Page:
The Time Variable

    Can be the most painful variable to adjustEarly commitments are usually date-based.Target dates are often the most important objective.Within a date boundary, theres only so much time.

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    Copyright 2004, Agile Logic, Inc. All Rights Reserved

    The Scope Variable

    Can be the most effective variable to adjustCan adjust scope breadth whats included.Can adjust scope depth refinement.Partial scope can often generate immediate returns.It is often preferable to reach a date with partial scope completely finished, rather than complete scope partially finished.

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    Copyright 2004, Agile Logic, Inc. All Rights Reserved

    Project Balance in an Agile Process

    Sustainable resource managementStable teamsSteady paceFavor high ROI tools and technology

    Fixed time managementTime-boxed development cycles

    Adaptive scope managementFeedback-based scope adjustments

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    Copyright 2004, Agile Logic, Inc. All Rights Reserved

    Heroic vs. Collaborative

    Heroic development emphasizes individualsActivities assigned to individualsProject results heavily dependent on individual performanceIncreases keyhole risks

    Collaborative development emphasizes teamsTeams self-organize activities to meet goalsTeams leverage diverse skillsTeams mitigate keyhole risks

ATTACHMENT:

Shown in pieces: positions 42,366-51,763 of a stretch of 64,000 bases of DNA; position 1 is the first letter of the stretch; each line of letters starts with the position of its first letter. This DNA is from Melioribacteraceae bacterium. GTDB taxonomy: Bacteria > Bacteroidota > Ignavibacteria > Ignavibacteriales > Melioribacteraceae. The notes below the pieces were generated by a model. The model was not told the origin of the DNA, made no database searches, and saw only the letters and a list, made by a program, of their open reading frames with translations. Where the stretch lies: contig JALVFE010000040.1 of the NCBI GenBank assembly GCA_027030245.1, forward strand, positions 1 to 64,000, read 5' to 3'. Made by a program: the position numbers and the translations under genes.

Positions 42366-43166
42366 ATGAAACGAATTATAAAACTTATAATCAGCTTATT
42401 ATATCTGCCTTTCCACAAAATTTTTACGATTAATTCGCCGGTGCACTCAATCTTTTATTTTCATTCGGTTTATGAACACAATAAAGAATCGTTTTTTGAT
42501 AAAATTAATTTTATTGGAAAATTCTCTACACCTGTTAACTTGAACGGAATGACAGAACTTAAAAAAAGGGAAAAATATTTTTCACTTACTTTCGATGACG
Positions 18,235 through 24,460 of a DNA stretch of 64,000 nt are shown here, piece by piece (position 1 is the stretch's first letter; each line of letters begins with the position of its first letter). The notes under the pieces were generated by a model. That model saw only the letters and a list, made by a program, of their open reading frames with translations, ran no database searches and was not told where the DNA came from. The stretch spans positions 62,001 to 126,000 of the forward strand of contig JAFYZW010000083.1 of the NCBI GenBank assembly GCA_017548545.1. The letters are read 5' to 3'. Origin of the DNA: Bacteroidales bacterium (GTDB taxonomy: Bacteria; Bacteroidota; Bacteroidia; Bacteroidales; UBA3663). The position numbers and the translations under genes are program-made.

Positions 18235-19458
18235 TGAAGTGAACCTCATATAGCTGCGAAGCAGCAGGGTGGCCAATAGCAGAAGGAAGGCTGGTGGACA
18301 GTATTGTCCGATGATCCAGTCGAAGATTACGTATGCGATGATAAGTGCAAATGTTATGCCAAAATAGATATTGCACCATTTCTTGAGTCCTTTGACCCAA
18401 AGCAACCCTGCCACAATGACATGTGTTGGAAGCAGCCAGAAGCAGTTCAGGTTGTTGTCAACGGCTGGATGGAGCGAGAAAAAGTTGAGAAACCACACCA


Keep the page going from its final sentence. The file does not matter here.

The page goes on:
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    Copyright 2004, Agile Logic, Inc. All Rights Reserved

    Management by Facilitation

    Command and Control StrategyDecisions made by central authoritiesActivities delegatedManager controls activities

    Facilitation and Empowerment StrategyDecisions made by those with the most infoActivities acceptedTeam self-manages and adaptsOrganization ensures supportive environment

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    Copyright 2004, Agile Logic, Inc. All Rights Reserved

    Agile Project Management Concepts

    What Is Agility?What Benefits Are We Trying to Gain from an Agile Approach?What Makes Agile Project Management Different?The Agile Process Landscape

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    Copyright 2004, Agile Logic, Inc. All Rights Reserved

    The World of Agile Processes

    Extreme Programming (XP)Feature-Driven Development (FDD)DSDM (Dynamic System Development Method)ScrumCrystal Family of Processes, e.g. Crystal ClearLean Software DevelopmentAdaptive Software Development (ASD)Others: Agile UP/RUP, Evo, Win-Win Spiral

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    Copyright 2004, Agile Logic, Inc. All Rights Reserved

    The Agile Alliance

    2001 representatives from agile processes meet in Snowbird, Utah.Agreed on a manifesto of values and principles:

    Individuals and interactions over processes and toolsWorking software over comprehensive documentationCustomer collaboration over contract negotiationResponding to change over following a plan

    That is, while there value in the items on the right, we value the items on the left more.

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    Copyright 2004, Agile Logic, Inc. All Rights Reserved

    The Plan

    Agile Project Management ConceptsThe Agile Project CommunityThree Views of an Agile ProjectManaging the Project

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    Copyright 2004, Agile Logic, Inc. All Rights Reserved

    The Project Community

    The Business or Customer or Product Owner roleThe Developer roleThe Manager roleEmphasis on a Whole Team approach